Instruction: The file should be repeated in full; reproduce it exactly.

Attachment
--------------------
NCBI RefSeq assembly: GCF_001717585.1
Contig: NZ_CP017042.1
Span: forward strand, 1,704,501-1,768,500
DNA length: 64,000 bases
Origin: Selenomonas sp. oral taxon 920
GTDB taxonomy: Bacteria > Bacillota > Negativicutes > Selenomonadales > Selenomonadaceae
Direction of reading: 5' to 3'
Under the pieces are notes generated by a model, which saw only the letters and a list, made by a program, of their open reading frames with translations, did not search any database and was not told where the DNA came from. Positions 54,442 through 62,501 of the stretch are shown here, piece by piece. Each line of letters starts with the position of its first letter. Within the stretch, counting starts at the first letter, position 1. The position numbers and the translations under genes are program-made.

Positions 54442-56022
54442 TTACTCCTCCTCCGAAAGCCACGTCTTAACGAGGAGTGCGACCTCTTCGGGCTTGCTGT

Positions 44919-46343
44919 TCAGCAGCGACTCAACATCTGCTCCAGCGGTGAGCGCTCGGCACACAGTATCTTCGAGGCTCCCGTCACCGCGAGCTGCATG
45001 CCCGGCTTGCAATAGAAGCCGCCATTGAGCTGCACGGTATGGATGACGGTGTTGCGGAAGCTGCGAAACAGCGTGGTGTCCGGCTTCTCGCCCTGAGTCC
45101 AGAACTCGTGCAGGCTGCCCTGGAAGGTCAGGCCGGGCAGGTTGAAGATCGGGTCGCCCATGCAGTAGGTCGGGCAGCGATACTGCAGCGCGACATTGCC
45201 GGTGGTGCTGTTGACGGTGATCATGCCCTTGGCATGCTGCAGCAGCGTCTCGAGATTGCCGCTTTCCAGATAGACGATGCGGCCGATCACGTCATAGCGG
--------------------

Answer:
NCBI RefSeq assembly: GCF_001717585.1
Contig: NZ_CP017042.1
Span: forward strand, 1,704,501-1,768,500
DNA length: 64,000 bases
Origin: Selenomonas sp. oral taxon 920
GTDB taxonomy: Bacteria > Bacillota > Negativicutes > Selenomonadales > Selenomonadaceae
Direction of reading: 5' to 3'
Under the pieces are notes generated by a model, which saw only the letters and a list, made by a program, of their open reading frames with translations, did not search any database and was not told where the DNA came from. Positions 54,442 through 62,501 of the stretch are shown here, piece by piece. Each line of letters starts with the position of its first letter. Within the stretch, counting starts at the first letter, position 1. The position numbers and the translations under genes are program-made.

Positions 54442-56022
54442 TTACTCCTCCTCCGAAAGCCACGTCTTAACGAGGAGTGCGACCTCTTCGGGCTTGCTGT

Positions 44919-46343
44919 TCAGCAGCGACTCAACATCTGCTCCAGCGGTGAGCGCTCGGCACACAGTATCTTCGAGGCTCCCGTCACCGCGAGCTGCATG
45001 CCCGGCTTGCAATAGAAGCCGCCATTGAGCTGCACGGTATGGATGACGGTGTTGCGGAAGCTGCGAAACAGCGTGGTGTCCGGCTTCTCGCCCTGAGTCC
45101 AGAACTCGTGCAGGCTGCCCTGGAAGGTCAGGCCGGGCAGGTTGAAGATCGGGTCGCCCATGCAGTAGGTCGGGCAGCGATACTGCAGCGCGACATTGCC
45201 GGTGGTGCTGTTGACGGTGATCATGCCCTTGGCATGCTGCAGCAGCGTCTCGAGATTGCCGCTTTCCAGATAGACGATGCGGCCGATCACGTCATAGCGG